Opponents and advocates of a St. Paul public charter school’s plan to adopt a policy to support gender-nonconforming students turned out in roughly equal numbers to a presentation Tuesday night — but their deep divisions were expressed only silently.

The Minnesota Family Council, a Minneapolis-based Christian organization, rented space at Nova Classical Academy to discuss the school’s struggle to respond to the concerns of the parents of a 5-year-old student who is gender-nonconforming. The council supports parents who oppose gender discussions with students.

The meeting consisted almost entirely of a presentation by Autumn Leva, the council’s director of policy and communications.

Title IX, the Minnesota antibullying law and the Minnesota Human Rights Act are being used to advocate for transgender issues, Leva said. She emphasized that parts of each law do allow for bathrooms separated by gender — a topic of great concern to some in the audience.

Leva said the Family Council had lobbied against the antibullying law because of how it defined bullying and because it didn’t brook disagreements.

“Is it bullying when a child says my parents taught me that someone is born male or female?” she asked. “Disagreeing with someone isn’t automatically bullying.”

Leva cited research saying that the cause of gender identity disorder is not fully understood and that “most kids grow out of it, according to studies.”

A crowd of 50 to 75 people, mostly sympathetic to the council’s stance, listened from chairs set up in the gym, while a roughly equal number of people filled the bleachers and stood quietly in the back of the gym holding signs supporting transgender inclusion.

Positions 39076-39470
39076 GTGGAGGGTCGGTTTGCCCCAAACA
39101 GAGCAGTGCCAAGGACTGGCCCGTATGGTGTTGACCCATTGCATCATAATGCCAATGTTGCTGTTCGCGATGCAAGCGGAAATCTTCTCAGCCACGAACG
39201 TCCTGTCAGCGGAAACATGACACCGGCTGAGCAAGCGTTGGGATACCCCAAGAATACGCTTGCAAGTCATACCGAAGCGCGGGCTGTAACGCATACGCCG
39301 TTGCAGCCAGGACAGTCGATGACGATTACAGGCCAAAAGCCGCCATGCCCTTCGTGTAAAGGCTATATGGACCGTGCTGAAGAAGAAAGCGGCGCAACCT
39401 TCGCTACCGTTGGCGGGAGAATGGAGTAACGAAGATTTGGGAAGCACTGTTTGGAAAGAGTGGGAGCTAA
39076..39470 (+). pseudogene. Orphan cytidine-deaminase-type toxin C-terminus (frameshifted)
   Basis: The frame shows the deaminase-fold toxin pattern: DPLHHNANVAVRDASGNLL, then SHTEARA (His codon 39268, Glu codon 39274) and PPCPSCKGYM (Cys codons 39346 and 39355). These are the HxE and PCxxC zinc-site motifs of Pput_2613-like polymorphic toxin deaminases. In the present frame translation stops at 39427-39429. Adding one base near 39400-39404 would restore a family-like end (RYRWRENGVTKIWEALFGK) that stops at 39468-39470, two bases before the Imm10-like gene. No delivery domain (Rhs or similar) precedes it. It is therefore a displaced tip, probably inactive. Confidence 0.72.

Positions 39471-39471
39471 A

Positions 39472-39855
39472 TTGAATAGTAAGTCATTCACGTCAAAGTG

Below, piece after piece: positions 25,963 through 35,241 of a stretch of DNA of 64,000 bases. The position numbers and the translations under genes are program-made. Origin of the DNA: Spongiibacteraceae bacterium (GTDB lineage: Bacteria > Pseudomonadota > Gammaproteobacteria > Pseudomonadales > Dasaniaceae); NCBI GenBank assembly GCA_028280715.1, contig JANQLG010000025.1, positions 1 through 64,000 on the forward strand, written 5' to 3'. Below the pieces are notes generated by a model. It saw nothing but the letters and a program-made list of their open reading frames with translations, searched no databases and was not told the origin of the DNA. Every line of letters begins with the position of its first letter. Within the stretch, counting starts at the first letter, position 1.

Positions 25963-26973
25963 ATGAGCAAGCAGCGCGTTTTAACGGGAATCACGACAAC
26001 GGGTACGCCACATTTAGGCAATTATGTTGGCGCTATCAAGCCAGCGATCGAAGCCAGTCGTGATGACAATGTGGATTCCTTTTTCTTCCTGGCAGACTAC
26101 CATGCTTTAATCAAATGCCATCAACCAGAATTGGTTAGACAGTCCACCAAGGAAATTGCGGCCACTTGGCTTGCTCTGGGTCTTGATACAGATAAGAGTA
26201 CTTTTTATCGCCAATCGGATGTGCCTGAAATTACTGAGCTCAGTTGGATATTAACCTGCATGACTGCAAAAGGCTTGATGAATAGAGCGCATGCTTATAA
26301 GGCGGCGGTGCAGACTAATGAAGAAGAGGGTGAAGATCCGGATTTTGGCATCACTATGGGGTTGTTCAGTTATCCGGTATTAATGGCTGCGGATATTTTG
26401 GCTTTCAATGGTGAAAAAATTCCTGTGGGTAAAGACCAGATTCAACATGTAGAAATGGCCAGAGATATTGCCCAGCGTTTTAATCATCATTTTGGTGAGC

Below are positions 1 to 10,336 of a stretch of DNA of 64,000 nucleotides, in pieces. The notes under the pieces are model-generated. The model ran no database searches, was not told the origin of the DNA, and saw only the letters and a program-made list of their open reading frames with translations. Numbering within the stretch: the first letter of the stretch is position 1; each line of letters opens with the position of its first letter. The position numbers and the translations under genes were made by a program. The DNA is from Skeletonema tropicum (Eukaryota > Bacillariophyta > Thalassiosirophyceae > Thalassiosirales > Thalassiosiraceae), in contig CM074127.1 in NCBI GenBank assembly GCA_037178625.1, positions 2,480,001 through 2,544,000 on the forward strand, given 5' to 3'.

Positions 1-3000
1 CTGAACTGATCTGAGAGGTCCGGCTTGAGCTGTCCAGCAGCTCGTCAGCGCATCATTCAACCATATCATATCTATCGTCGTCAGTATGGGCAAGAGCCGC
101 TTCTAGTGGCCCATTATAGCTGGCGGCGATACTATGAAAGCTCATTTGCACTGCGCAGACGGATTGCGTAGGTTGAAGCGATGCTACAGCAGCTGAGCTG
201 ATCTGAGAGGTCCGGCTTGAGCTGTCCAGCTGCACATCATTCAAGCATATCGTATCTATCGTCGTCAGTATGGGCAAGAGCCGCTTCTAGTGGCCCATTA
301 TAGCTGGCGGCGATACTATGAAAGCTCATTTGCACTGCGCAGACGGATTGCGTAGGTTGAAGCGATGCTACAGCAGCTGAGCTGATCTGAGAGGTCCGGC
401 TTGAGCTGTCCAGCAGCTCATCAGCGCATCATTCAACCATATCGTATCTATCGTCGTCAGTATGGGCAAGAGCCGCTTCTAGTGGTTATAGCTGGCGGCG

Among the signs’ messages: “We love our transgender children,” “Nova grandparent of a transgender student,” “This Nova parent supports gender inclusion” and “Yes for trans justice.” That group left the gym first and formed a semicircle in the atrium, silently holding up their signs as the others left. No words were exchanged.

The Family Council has been one player in a debate that began after David and Hannah Edwards asked the school to ensure that their child wasn’t being bullied.

The controversy comes as schools across the country are enacting policies intended to make transgender students feel protected and included. In March, the St. Paul Public Schools approved a gender-inclusion policy.

Eric Williams, the school’s executive director, said before the meeting that the school does not share the Family Council’s position.

“We’re trying to bring forth some understanding, so with that comes compassion and respect,” he said. “We wanted to be absolutely crystal clear where the board stood. We support … transgender students.”

The only discussion with elementary students, he said, has been the reading of a poem that “talked about gender identity and gender nonconformity. At that point, we talked about girls wanting to play with boy things and boys wanting to play with girl things. “I would say the majority of parents are supportive of our efforts,” he said. “But we’re in America, and not everybody agrees on everything.”